Featured Research

from universities, journals, and other organizations

Higher levels of compound in blood associated with lower risk of respiratory disease

Date:
February 24, 2011
Source:
JAMA and Archives Journals
Summary:
An analysis of data including more than 500,000 adults indicates that levels in the blood of bilirubin (a compound produced by the breakdown of hemoglobin from red blood cells) in the normal range but relatively higher were associated with a reduced risk of lung cancer, chronic obstructive pulmonary disease and all-cause death, according to a new study.

An analysis of data including more than 500,000 adults indicates that levels in the blood of bilirubin (a compound produced by the breakdown of hemoglobin from red blood cells) in the normal range but relatively higher were associated with a reduced risk of lung cancer, chronic obstructive pulmonary disease and all-cause death, according to a study in the February 16 issue of JAMA.

Serum total bilirubin is routinely measured in the primary care setting to identify hepatobiliary (liver, gall bladder and bile ducts) and blood diseases. Bilirubin may have cytoprotective (cell protective) properties, including antioxidant and anti-inflammatory effects, according to background information in the article. "Experimental studies using animal models support a protective effect of increased bilirubin against respiratory injury by environmental stressors. The epidemiological relationship between bilirubin level and the risk of respiratory disease is not well characterized," the authors write.

Laura J. Horsfall, M.Sc., of University College London, and colleagues examined the association between serum bilirubin levels and the incidence of chronic obstructive pulmonary disease (COPD), lung cancer and all-cause death in a large population-based group of patients from the United Kingdom. The study included 504,206 adults from a U.K. primary care research database (the Health Improvement Network) with levels of serum bilirubin recorded between January 1988 and December 2008.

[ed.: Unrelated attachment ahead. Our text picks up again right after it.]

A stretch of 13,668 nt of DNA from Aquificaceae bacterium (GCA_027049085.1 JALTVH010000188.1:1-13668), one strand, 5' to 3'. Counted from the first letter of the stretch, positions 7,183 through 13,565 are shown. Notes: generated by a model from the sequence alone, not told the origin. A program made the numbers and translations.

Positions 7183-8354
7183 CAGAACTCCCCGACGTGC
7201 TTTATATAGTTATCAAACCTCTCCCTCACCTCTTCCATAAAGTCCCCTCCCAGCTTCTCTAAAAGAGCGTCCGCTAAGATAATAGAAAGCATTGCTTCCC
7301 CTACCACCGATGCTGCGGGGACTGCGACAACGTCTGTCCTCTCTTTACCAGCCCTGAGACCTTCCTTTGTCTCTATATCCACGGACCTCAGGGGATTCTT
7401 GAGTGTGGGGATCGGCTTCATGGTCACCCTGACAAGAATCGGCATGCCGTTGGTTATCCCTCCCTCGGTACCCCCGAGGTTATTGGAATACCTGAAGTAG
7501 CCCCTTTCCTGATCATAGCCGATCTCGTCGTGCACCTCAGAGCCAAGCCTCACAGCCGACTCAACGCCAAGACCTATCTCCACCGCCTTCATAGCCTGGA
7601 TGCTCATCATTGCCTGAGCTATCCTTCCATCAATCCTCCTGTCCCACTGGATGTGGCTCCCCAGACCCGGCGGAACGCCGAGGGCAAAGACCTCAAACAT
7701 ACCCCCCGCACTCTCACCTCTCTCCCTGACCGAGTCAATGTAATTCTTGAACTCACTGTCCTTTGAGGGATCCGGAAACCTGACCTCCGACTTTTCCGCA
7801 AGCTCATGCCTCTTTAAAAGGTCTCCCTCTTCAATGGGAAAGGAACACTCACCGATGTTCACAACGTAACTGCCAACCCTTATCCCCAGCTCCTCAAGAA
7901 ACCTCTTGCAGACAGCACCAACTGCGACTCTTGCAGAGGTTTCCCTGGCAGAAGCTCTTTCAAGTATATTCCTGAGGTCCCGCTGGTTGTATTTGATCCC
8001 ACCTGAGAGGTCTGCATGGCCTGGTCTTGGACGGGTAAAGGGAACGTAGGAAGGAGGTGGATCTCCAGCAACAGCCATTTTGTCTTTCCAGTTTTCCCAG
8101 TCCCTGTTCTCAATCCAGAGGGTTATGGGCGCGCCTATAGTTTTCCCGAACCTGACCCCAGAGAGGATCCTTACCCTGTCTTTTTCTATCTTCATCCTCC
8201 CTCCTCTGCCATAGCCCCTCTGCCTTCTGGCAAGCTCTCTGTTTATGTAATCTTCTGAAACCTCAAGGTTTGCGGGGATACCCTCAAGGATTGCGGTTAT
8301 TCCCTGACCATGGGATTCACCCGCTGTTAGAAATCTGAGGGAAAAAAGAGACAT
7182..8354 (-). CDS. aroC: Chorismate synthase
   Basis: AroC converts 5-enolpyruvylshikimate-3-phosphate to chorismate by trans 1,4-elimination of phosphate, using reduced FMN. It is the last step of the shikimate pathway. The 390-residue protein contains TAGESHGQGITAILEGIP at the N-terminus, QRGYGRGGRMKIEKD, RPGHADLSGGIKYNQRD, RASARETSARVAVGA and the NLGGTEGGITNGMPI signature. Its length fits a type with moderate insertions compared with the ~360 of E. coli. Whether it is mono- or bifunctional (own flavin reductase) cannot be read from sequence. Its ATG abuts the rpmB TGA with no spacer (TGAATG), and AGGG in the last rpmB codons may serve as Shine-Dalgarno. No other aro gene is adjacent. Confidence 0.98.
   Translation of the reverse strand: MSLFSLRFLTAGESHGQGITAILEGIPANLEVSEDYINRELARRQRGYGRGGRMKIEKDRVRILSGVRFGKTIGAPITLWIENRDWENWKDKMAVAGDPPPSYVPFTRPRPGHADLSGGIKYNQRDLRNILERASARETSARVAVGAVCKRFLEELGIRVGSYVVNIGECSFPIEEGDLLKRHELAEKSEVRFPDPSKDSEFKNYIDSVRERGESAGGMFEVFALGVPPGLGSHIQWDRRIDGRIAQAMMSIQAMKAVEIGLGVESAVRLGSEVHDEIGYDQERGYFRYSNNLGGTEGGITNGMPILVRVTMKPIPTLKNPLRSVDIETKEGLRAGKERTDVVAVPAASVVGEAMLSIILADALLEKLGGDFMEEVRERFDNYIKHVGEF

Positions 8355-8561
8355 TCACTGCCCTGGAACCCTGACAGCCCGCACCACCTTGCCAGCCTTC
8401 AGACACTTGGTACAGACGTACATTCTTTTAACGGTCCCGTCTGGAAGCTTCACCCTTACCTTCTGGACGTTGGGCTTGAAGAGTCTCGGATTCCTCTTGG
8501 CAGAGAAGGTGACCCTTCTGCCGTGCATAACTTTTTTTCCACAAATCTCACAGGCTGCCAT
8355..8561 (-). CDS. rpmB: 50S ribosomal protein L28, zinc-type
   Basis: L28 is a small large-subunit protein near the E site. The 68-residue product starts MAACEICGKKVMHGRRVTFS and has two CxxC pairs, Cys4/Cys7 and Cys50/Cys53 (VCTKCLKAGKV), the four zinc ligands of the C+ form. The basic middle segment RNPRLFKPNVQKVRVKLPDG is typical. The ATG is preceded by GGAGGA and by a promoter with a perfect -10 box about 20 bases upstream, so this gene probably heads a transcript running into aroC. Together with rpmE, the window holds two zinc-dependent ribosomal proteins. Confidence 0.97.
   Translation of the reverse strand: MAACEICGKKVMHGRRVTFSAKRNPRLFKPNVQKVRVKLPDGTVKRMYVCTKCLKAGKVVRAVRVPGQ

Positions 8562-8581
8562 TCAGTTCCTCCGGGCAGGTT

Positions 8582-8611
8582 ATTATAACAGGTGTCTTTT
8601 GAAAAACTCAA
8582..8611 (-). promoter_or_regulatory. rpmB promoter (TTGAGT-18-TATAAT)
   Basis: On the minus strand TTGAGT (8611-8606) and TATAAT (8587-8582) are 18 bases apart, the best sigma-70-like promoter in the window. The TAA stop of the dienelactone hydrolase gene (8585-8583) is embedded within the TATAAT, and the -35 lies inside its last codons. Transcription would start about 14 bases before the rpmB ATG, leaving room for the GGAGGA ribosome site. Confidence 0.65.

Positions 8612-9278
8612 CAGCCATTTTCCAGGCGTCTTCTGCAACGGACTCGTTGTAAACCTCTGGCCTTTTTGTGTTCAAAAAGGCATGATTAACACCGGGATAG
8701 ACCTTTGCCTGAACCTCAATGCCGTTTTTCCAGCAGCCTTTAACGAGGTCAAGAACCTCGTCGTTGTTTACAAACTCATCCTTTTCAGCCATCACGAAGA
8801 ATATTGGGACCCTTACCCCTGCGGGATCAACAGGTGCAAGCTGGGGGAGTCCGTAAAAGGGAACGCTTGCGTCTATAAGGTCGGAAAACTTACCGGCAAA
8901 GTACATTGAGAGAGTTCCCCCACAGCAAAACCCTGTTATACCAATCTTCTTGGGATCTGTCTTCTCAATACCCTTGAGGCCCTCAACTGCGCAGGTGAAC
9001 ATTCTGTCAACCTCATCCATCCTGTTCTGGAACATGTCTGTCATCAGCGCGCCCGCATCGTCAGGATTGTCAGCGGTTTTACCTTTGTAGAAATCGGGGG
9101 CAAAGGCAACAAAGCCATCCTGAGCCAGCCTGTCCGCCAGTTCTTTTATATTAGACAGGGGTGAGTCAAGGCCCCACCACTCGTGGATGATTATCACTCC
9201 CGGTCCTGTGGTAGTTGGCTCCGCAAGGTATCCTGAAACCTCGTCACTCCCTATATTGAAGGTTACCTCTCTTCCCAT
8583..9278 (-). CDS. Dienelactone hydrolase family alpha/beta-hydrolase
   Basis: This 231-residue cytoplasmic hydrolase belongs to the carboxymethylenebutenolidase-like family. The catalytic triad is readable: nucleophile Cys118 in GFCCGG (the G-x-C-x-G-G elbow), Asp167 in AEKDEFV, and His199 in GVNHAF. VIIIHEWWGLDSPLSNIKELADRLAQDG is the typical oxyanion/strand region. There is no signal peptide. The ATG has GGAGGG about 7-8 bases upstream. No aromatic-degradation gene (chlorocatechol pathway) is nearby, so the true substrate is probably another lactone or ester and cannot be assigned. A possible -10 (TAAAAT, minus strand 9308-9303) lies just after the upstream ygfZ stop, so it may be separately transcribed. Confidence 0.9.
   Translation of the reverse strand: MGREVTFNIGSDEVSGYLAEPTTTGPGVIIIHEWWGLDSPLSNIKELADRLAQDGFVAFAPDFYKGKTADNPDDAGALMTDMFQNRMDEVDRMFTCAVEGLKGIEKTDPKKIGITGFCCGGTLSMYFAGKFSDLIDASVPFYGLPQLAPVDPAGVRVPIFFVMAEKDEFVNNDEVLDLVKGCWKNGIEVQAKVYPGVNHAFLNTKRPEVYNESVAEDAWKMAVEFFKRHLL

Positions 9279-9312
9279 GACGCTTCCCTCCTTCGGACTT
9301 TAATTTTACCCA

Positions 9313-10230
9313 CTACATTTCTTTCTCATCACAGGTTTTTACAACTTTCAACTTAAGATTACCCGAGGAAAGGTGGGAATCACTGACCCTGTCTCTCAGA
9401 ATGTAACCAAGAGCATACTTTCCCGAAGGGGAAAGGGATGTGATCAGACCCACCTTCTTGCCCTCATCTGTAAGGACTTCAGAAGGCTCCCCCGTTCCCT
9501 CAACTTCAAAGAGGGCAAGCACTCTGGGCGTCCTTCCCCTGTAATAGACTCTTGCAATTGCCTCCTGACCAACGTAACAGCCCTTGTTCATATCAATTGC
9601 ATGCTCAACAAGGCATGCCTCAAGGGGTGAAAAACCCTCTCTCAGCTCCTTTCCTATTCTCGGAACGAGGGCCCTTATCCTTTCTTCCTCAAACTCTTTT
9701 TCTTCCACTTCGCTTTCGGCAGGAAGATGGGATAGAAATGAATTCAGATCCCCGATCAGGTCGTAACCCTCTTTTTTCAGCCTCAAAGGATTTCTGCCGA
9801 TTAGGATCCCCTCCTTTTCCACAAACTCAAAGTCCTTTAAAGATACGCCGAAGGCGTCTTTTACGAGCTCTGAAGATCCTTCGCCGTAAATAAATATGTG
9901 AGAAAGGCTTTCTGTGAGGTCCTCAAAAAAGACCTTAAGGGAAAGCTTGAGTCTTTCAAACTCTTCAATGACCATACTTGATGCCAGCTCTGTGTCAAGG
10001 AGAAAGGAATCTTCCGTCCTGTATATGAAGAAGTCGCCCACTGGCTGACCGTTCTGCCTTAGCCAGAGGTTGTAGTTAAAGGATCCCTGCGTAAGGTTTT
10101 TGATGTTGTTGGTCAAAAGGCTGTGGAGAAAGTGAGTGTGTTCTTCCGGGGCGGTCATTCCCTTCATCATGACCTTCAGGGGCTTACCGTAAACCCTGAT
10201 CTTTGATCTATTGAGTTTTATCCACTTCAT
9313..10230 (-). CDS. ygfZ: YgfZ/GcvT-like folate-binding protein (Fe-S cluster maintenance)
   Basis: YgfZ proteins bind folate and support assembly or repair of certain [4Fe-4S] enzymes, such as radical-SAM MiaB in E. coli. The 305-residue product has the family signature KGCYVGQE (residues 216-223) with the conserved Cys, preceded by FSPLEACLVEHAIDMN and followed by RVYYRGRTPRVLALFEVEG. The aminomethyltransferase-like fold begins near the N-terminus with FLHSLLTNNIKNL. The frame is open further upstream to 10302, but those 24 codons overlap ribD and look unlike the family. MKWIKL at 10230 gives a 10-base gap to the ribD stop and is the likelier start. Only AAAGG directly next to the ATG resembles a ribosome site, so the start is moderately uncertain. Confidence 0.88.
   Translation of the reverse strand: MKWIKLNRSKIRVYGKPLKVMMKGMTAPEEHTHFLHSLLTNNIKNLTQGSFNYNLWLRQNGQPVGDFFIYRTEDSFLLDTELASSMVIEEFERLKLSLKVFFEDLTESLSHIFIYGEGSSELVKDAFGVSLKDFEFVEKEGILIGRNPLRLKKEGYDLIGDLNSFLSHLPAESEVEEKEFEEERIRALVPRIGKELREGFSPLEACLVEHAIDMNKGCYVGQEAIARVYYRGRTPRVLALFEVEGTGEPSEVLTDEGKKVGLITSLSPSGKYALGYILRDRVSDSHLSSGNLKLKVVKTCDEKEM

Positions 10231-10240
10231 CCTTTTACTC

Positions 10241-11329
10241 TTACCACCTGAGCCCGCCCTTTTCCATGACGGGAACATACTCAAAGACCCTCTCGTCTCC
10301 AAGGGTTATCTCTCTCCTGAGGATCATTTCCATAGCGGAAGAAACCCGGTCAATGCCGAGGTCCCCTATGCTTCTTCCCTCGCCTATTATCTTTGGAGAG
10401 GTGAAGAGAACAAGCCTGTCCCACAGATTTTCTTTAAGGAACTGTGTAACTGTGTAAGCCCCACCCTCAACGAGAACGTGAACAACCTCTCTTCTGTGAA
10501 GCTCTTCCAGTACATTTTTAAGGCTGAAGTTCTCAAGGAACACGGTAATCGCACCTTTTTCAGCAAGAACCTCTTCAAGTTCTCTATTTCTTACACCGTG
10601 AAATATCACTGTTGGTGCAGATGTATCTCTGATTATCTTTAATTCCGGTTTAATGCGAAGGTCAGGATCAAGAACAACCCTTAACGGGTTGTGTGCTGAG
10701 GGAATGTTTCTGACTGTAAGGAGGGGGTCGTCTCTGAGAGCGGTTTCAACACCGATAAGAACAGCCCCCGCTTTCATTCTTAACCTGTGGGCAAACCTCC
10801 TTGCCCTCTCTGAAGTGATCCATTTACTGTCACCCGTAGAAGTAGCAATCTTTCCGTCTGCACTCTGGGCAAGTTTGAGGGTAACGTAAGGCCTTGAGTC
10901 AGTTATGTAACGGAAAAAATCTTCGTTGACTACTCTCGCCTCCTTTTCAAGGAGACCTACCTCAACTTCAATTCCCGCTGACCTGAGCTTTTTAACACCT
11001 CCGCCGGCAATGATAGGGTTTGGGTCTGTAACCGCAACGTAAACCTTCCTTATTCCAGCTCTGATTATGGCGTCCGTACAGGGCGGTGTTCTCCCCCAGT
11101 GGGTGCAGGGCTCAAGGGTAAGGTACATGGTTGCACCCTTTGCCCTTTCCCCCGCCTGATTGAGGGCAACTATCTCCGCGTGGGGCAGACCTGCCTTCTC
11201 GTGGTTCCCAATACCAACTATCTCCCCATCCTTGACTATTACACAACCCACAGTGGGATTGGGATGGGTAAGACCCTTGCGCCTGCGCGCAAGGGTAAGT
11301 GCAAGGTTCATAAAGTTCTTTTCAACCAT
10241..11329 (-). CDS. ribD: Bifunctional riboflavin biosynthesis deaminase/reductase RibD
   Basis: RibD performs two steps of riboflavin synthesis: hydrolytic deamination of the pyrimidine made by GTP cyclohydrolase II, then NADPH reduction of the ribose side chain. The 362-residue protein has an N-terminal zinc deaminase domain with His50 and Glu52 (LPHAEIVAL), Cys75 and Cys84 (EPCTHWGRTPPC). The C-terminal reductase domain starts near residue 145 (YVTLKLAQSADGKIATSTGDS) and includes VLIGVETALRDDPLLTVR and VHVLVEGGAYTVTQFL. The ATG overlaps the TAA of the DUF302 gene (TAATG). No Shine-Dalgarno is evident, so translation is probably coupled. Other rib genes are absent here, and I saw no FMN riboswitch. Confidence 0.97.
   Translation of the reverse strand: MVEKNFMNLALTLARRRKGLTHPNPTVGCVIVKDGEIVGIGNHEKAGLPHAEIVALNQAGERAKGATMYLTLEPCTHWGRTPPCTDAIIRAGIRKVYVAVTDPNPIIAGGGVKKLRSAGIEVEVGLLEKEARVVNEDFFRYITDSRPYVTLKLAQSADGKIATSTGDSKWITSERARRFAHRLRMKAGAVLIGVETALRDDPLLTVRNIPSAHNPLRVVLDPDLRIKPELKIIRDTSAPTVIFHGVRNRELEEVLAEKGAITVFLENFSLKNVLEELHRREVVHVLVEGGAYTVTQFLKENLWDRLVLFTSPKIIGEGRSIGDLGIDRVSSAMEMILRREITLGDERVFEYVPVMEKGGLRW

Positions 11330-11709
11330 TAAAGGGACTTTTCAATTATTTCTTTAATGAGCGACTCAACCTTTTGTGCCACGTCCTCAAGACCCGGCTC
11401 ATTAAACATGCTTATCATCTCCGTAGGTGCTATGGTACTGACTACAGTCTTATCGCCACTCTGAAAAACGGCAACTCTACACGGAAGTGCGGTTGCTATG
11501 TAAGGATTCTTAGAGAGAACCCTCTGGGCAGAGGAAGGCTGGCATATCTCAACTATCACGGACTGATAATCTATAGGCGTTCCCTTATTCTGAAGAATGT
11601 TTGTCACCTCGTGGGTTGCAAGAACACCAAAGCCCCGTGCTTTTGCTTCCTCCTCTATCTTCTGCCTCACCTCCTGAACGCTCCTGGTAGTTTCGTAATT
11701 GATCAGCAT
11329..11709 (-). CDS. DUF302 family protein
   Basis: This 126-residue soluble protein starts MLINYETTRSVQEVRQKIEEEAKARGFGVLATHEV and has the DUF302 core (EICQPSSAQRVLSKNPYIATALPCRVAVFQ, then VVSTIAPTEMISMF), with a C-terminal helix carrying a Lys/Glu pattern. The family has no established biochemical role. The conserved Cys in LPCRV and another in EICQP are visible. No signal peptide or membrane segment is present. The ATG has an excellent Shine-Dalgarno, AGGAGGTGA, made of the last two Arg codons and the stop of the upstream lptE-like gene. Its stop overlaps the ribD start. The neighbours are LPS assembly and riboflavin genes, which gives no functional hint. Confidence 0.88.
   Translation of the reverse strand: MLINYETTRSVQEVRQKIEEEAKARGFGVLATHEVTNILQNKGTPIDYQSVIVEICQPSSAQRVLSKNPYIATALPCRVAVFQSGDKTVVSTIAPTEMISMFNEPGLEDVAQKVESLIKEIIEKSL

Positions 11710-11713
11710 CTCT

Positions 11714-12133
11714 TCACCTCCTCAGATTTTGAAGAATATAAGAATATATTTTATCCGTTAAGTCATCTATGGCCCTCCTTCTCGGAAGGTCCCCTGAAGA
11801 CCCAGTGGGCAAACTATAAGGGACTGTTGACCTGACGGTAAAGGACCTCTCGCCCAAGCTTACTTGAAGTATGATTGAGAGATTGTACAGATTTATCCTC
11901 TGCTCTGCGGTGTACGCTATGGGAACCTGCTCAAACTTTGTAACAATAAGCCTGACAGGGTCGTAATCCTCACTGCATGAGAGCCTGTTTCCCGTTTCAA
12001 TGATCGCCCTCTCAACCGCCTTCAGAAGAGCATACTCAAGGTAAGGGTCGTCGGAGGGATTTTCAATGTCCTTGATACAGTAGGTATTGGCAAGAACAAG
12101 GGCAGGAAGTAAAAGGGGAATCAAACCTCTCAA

After various analyses and adjustment for several important health indicators, the researchers found that moderately higher levels of bilirubin within the range considered normal were associated with reduced risk of respiratory disease and all-cause mortality. Estimates for the incidence rate of lung cancer per 0.1-mg/dL increase in bilirubin level were an 8 percent decrease for men and an 11 percent decrease for women. The estimate for COPD in men per 0.1-mg/dL increase in bilirubin level was a 6 percent decrease, and for mortality in men was a 3 percent decrease. The results for COPD and mortality in women were similar.

"Based on our findings, bilirubin levels within the normal range appear to capture information about patients that may reflect a combination of environmental and genetically determined susceptibility to respiratory diseases," the authors write. "Further research is needed to investigate causal associations between bilirubin levels and respiratory outcomes. A fuller understanding of these mechanisms may lead to the potential use of targeted clinical treatments that mildly suppress UGT1A1 [liver enzyme uridine diphosphate-glucuronosyltransferase 1] activity and moderately increase bilirubin levels."


Story Source:

The above story is based on materials provided by JAMA and Archives Journals. Note: Materials may be edited for content and length.


Journal Reference: